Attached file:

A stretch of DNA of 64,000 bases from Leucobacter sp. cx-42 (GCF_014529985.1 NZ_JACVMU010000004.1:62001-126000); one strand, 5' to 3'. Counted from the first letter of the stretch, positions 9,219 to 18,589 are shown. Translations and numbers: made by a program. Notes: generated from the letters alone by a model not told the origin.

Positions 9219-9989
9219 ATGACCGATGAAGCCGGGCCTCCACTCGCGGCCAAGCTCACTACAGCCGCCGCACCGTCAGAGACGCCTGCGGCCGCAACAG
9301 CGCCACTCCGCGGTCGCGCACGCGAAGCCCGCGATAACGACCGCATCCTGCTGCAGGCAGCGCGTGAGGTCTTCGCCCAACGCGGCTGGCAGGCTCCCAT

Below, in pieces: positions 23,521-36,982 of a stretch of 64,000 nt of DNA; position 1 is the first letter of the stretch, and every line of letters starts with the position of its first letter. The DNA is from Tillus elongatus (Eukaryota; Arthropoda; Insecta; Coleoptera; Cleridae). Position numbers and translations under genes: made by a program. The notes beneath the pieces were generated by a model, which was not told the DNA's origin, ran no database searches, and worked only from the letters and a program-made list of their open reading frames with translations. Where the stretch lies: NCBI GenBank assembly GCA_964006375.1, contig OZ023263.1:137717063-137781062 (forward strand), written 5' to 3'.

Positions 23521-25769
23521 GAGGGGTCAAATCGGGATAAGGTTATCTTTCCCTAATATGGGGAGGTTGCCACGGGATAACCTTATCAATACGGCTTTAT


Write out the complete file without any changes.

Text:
A stretch of DNA of 64,000 bases from Leucobacter sp. cx-42 (GCF_014529985.1 NZ_JACVMU010000004.1:62001-126000); one strand, 5' to 3'. Counted from the first letter of the stretch, positions 9,219 to 18,589 are shown. Translations and numbers: made by a program. Notes: generated from the letters alone by a model not told the origin.

Positions 9219-9989
9219 ATGACCGATGAAGCCGGGCCTCCACTCGCGGCCAAGCTCACTACAGCCGCCGCACCGTCAGAGACGCCTGCGGCCGCAACAG
9301 CGCCACTCCGCGGTCGCGCACGCGAAGCCCGCGATAACGACCGCATCCTGCTGCAGGCAGCGCGTGAGGTCTTCGCCCAACGCGGCTGGCAGGCTCCCAT

Below, in pieces: positions 23,521-36,982 of a stretch of 64,000 nt of DNA; position 1 is the first letter of the stretch, and every line of letters starts with the position of its first letter. The DNA is from Tillus elongatus (Eukaryota; Arthropoda; Insecta; Coleoptera; Cleridae). Position numbers and translations under genes: made by a program. The notes beneath the pieces were generated by a model, which was not told the DNA's origin, ran no database searches, and worked only from the letters and a program-made list of their open reading frames with translations. Where the stretch lies: NCBI GenBank assembly GCA_964006375.1, contig OZ023263.1:137717063-137781062 (forward strand), written 5' to 3'.

Positions 23521-25769
23521 GAGGGGTCAAATCGGGATAAGGTTATCTTTCCCTAATATGGGGAGGTTGCCACGGGATAACCTTATCAATACGGCTTTAT